Comey, Flynn, Trump, Brutish, and Short

That pretty much describes the first 125 days of the Trump administration.

James B. Comey, Michael T. Flynn, and of course President Donald Trump himself have been the marquee names during the first four months or so of this drama-filled administration.

Comey, the former FBI director, recommended on July 4, 2016, that no criminal charges be brought against Hillary Clinton for her handling of classified information while she was secretary of state, and since then he has been on center stage in the Trump saga. In his second act, on October 28, 2016, Comey said the investigation into Hillary Clinton’s conduct was back on. Then, three days before Election Day, Comey cleared Mrs. Clinton again. Then on May 9, Trump fired him.

Flynn, a three-star Army general with 33 years of military service, was said to have been considered by Donald Trump as a candidate for vice president before Mr. Trump decided on Mike Pence who was the governor of Indiana. After Trump’s inauguration, he named Flynn national security advisor. Shortly thereafter―remarkably shortly thereafter―Trump dismissed Flynn because he had misled Vice President Pence about communications he had had with Sergey Kislyak, the Russian ambassador to the United States.

President Trump himself is also, obviously, a star of the show, both because of his modus operandi, including his tweeting, but also because of the unhinged desire of the progressive liberal Left to make sure that he gets nothing done. There is very little, if anything, on Trump’s wish list that corresponds to what’s on theirs. The carping and sniping have been incessant, and will continue.

This presidency has been brutish: Comey dismissed. Flynn dismissed. And now Trump mentioned in the same sentence as “impeachment” because of asking Comey to end the investigation of Flynn, and also, perhaps, because of firing him, and maybe even because of revealing classified information to the Russians (despite the fact that it was his right to do so as commander-in-chief) .

David Gergen said last week, “I think we’re in impeachment territory.” Democratic Rep. Al Green of Texas has called for impeachment, and other Democrats, Reps. Maxine Waters (D-CA), John Yarmuth (D-KY), and Mark Pocan (D-WI), have also mentioned the “i” word. Most likely, it’s just talk for the purpose of neutralizing President Trump. If they really believe it, they dream, for three reasons.

First: Do Democrats really want to impeach President Trump? He is probably the best fundraising tool they have. They are already raising money on his name in order to win elections for seats vacated by people who have joined the Trump administration. Donald Trump―President Trump―is for the Democrats what Obamacare and the threat of losing gun rights have been for Republicans. Democrats need President Trump.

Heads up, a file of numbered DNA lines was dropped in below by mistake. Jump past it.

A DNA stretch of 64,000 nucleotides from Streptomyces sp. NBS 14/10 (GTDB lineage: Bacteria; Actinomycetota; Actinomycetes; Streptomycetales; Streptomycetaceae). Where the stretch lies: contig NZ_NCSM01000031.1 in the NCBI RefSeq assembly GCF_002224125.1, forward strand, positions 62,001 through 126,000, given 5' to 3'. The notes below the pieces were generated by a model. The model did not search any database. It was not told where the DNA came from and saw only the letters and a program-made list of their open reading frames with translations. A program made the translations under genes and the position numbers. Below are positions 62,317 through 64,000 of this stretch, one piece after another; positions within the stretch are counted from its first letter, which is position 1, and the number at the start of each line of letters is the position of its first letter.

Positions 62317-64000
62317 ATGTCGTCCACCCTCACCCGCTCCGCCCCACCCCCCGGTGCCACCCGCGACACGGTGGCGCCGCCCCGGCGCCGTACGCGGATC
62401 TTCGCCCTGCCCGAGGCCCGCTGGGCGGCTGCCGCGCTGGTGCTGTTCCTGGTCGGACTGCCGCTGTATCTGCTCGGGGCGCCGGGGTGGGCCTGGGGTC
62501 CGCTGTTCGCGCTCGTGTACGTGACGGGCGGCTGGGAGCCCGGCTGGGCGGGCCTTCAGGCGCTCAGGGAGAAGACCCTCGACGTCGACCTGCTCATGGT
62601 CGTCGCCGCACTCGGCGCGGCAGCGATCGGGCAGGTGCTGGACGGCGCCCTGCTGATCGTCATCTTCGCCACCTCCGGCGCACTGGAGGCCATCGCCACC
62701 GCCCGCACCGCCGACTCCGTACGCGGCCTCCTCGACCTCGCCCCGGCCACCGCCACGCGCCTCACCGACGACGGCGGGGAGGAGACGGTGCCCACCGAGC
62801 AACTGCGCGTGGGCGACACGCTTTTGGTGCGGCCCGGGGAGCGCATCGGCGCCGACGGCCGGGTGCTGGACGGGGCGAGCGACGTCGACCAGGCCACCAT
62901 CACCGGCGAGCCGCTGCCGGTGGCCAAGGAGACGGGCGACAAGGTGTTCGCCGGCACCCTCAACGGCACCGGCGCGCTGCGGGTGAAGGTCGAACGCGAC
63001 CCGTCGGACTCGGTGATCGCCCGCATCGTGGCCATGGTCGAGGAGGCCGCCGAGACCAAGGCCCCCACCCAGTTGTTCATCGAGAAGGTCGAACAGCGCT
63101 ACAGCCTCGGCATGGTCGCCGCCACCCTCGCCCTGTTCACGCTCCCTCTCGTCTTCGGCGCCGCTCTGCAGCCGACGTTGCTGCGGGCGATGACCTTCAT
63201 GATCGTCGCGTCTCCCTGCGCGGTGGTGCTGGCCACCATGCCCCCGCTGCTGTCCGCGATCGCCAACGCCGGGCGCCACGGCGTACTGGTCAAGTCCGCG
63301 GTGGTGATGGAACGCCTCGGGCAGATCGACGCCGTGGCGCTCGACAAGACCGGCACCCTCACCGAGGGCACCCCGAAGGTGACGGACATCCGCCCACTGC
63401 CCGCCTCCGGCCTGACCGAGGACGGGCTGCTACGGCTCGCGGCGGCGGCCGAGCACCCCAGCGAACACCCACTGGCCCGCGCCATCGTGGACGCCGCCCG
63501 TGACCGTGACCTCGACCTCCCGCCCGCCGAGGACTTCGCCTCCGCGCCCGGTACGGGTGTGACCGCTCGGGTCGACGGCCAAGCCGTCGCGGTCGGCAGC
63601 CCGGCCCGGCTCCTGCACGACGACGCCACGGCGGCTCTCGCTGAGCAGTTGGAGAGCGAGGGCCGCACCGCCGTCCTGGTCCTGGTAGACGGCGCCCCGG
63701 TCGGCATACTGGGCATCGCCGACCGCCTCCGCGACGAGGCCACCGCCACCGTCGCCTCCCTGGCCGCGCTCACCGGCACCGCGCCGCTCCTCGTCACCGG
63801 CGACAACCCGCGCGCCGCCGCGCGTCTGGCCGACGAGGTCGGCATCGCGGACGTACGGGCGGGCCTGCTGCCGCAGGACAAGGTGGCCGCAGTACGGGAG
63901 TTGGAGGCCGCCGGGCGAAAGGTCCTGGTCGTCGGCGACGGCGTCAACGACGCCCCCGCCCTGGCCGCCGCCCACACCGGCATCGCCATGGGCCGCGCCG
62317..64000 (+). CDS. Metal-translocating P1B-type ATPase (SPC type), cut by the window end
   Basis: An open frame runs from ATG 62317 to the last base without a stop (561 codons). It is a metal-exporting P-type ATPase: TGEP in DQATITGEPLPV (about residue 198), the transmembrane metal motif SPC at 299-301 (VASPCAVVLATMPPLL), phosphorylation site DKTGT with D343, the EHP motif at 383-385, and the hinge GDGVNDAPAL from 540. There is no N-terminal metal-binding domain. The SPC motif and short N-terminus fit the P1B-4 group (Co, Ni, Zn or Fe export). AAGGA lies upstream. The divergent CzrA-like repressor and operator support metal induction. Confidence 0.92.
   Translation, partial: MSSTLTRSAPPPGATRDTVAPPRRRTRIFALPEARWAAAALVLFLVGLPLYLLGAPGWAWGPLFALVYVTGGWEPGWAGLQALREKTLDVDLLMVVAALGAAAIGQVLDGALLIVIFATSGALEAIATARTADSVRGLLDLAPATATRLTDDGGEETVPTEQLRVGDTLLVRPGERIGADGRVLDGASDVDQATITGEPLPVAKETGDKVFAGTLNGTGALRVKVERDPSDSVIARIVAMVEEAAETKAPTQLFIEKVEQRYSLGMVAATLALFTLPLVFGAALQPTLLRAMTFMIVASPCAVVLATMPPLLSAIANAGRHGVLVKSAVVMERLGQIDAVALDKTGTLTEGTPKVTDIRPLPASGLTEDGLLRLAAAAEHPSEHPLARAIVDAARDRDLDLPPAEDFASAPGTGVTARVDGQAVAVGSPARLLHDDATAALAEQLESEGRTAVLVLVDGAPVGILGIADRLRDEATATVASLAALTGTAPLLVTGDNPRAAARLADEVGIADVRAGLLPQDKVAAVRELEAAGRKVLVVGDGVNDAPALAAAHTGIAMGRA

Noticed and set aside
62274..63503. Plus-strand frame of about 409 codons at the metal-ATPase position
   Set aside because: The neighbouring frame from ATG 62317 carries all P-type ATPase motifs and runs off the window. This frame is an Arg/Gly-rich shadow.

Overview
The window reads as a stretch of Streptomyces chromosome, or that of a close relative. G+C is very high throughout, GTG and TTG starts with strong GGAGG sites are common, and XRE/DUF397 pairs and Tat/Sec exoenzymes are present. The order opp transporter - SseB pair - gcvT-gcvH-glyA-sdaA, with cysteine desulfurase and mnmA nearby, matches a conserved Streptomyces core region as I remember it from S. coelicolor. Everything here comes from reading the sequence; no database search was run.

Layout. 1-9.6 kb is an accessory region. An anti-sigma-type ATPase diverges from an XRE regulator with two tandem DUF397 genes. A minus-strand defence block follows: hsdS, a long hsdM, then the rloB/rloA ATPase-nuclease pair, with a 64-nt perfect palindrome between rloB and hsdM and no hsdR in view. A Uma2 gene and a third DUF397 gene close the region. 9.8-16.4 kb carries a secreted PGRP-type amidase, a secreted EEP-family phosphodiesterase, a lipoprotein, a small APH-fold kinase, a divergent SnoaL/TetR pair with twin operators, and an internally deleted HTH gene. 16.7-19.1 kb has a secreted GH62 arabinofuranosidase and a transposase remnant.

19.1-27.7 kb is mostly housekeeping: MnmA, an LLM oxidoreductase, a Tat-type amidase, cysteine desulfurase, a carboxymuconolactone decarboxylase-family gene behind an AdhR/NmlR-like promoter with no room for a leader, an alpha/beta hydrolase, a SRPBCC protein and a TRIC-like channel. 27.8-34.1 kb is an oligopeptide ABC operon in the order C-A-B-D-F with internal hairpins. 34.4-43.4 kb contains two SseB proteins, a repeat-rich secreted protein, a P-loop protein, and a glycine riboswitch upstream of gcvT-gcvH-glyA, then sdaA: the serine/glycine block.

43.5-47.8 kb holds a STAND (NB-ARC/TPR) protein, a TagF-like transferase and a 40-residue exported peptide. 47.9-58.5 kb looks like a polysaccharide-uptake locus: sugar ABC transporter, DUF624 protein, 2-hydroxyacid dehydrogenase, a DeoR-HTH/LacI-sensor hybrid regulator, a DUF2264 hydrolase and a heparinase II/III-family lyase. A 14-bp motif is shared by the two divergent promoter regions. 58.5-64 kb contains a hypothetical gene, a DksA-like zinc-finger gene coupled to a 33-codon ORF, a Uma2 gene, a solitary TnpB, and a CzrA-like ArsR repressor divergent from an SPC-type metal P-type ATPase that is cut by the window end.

Second: If Donald Trump were impeached, Vice President Pence would become president. How is that an improvement for the Democrats? Pence is well-liked, well-spoken, and well versed in the ways of Washington. He would be at least as capable of getting legislation through Congress as Trump is.  

Third: How would impeachment work? Only a simple majority of the House of Representatives is needed to impeach the president, but a vote of two-thirds of the Senate is required to convict. Although the Republicans hold a majority of House seats and could therefore vote to impeach without any Democrats, the Republicans (assuming all of them voted for impeachment) would need fifteen Democrats to join them in order to convict in the Senate.

So: Republicans in the House, crumbling under unbearable pressure from their good friends in the liberal progressive media whom they admire so much (joke alert), vote to impeach. Then the Senate votes and―whaddya know?―the Democrats don’t go along!

Now what?

Now Trump and the Republicans are at war with each other. And maybe the Democrats have made a deal with the president: they won’t vote for impeachment if he promises to, say, nominate their candidates for Supreme Court vacancies. That would make today’s Washington seem tranquil, and give new meaning to the term “brutish.”

Thomas Hobbes in his Leviathan, or the matter, forme, and power of a commonwealth, ecclesiasticall and civill (1651) described the state of nature (i.e., before government) as “solitary, poor, nasty, brutish, and short”―which an American wag once changed to “solitary, poor, nasty, British, and short.”

Life before government, according to Hobbes, was “warre of every man against every man.” That would be Trump’s Washington, and ours, after a failed impeachment attempt, and it is not certain that any success the Trump administration might subsequently have―even brokering peace in the Middle East―would end that “warre.” Republicans can be expected to figure that out and not, under any circumstances, go to war against President Trump.

Which is why one thing in this world is absolutely certain: Donald Trump will not be impeached.

That is the short of it.

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About Daniel Oliver

Daniel Oliver is chairman of the board of the Education and Research Institute and a director of the Pacific Research Institute for Public Policy in San Francisco. In addition to serving as chairman of the Federal Trade Commission under President Reagan, he was executive editor and subsequently chairman of the board of William F. Buckley Jr.’s National Review. Email him at Daniel.Oliver@TheCandidAmerican.com.